LYNN — It’s easy to forget how many hits the band America has accumulated since 1970, the year three sons of Air Force brats started the adventurous folk-rock group in London.
Friday night at Lynn Auditorium before a near capacity house, nearly every one of those hits was played: “Sister Golden Hair,” “A Horse With No Name,” “I Need You,” “Ventura Highway,” “Woman Tonight.” All sounded great, with the harmonies of founders Gerry Beckley and Dewey Bunnell (Dan Peek, the third original member, died in 2011) as wondrous as when the band’s songs dominated pop radio. They were aided by three stellar musicians: bassist/backing vocalist Richard Campbell, lead guitarist/banjoist/keyboardist Steve Fekete, and drummer Ryland Steen. This is a tight outfit, finely honed by performing some 100 shows a year.
Glad to say, after 49 years together, America is still the band of opportunity. And Bunnell and Beckley, who stood center stage, playing mostly acoustic guitars and trading lead vocals, are engaging frontmen.
This was basically the same show America performed last year at the Auditorium. Even some of the witty comments were recycled, but that didn’t diminish the pleasures one bit. The guys came out blazing with two of their biggest chart-toppers, “Tin Man” and “You Can Do Magic,” grabbing their fans from the get-go. “Don’t Cross the River” was a banjo-fueled country rock hoedown.
“Ventura Highway” and Beatles collaborator George Martin-produced hits “Sister Golden Hair” and “Lonely People” were terrific. Covers of “Eleanor Rigby” and the Mamas and the Papas’ “California Dreaming” were energetic winners. Beckley moved to piano for a lovely “Only in Your Heart.”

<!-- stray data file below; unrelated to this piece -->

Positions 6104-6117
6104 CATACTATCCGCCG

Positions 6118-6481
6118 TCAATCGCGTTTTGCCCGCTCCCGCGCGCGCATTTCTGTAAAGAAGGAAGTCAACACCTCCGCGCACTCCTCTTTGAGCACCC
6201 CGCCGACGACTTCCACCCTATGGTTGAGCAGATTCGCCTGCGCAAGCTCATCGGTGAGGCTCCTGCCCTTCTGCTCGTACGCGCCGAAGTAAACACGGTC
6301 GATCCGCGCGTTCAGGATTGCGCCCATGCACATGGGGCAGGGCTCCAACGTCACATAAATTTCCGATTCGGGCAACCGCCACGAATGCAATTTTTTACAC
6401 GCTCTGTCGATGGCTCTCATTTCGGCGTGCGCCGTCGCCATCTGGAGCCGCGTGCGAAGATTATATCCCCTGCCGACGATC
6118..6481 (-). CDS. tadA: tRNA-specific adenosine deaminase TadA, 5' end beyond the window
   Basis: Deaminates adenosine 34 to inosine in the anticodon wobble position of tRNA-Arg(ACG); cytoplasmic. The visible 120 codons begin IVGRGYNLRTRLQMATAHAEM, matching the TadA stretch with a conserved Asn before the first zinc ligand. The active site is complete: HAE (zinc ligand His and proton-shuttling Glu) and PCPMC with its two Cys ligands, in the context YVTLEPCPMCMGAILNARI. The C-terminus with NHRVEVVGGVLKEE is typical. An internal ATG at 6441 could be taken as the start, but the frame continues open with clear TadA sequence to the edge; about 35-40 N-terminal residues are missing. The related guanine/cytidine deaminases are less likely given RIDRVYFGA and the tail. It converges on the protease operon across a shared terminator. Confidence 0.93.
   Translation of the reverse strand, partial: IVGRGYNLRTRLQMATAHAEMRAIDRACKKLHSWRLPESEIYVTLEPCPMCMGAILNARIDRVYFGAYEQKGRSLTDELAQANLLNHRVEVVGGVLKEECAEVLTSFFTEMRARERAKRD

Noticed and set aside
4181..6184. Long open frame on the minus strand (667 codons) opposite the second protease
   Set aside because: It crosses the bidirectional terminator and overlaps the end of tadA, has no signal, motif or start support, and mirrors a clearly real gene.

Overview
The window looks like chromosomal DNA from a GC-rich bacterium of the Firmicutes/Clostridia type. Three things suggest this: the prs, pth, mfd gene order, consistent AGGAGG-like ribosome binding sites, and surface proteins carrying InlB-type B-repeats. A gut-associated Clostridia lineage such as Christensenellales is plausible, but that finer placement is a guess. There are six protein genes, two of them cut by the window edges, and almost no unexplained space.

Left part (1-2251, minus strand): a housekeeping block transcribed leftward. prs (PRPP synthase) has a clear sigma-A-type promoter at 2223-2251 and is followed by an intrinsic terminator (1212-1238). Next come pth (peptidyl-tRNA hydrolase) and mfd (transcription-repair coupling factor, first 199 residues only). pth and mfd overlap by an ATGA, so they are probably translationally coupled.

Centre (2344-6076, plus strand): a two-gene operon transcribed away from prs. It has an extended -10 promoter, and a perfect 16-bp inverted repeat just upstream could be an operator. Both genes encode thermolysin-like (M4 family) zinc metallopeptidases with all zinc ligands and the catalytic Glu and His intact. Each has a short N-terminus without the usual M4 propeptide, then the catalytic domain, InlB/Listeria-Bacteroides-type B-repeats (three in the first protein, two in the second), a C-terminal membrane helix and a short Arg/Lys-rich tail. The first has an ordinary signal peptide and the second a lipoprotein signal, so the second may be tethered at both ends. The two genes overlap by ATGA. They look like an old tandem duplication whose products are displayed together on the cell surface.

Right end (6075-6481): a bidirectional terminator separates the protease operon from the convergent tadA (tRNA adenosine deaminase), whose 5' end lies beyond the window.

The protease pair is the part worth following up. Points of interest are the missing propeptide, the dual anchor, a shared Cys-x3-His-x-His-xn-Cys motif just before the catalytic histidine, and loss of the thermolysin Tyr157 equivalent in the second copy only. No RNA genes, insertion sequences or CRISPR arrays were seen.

Songs from the 1972 eponymous classic debut album brought back happy memories. The romantic “I Need You” had couples holding hands. The hard-rocking “Sandman,” an FM radio staple back in the day, benefited from a video made by Campbell that paired images from the Vietnam War and peace marches. The No. 1 smash “A Horse With No Name” became a glorious singalong and closed the show on a high note.
Lesser artists have been inducted Rock and Roll Hall of Fame; why not America? The 22-song, 90-minute set sped by, and most fans were home and in their jammies by 10 o’clock.
Barry Goudreau and Brian Maes, two Lynn guys who have performed together since the ’80s in numerous bands, opened with a quick six-sing set. Goudreau, who found fame as guitarist for Boston, dazzled on crowd-pleasing versions of that band’s “Peace of Mind” and “Hitch a Ride.” Maes sang lead and played keyboards, revving the audience up for the headliners.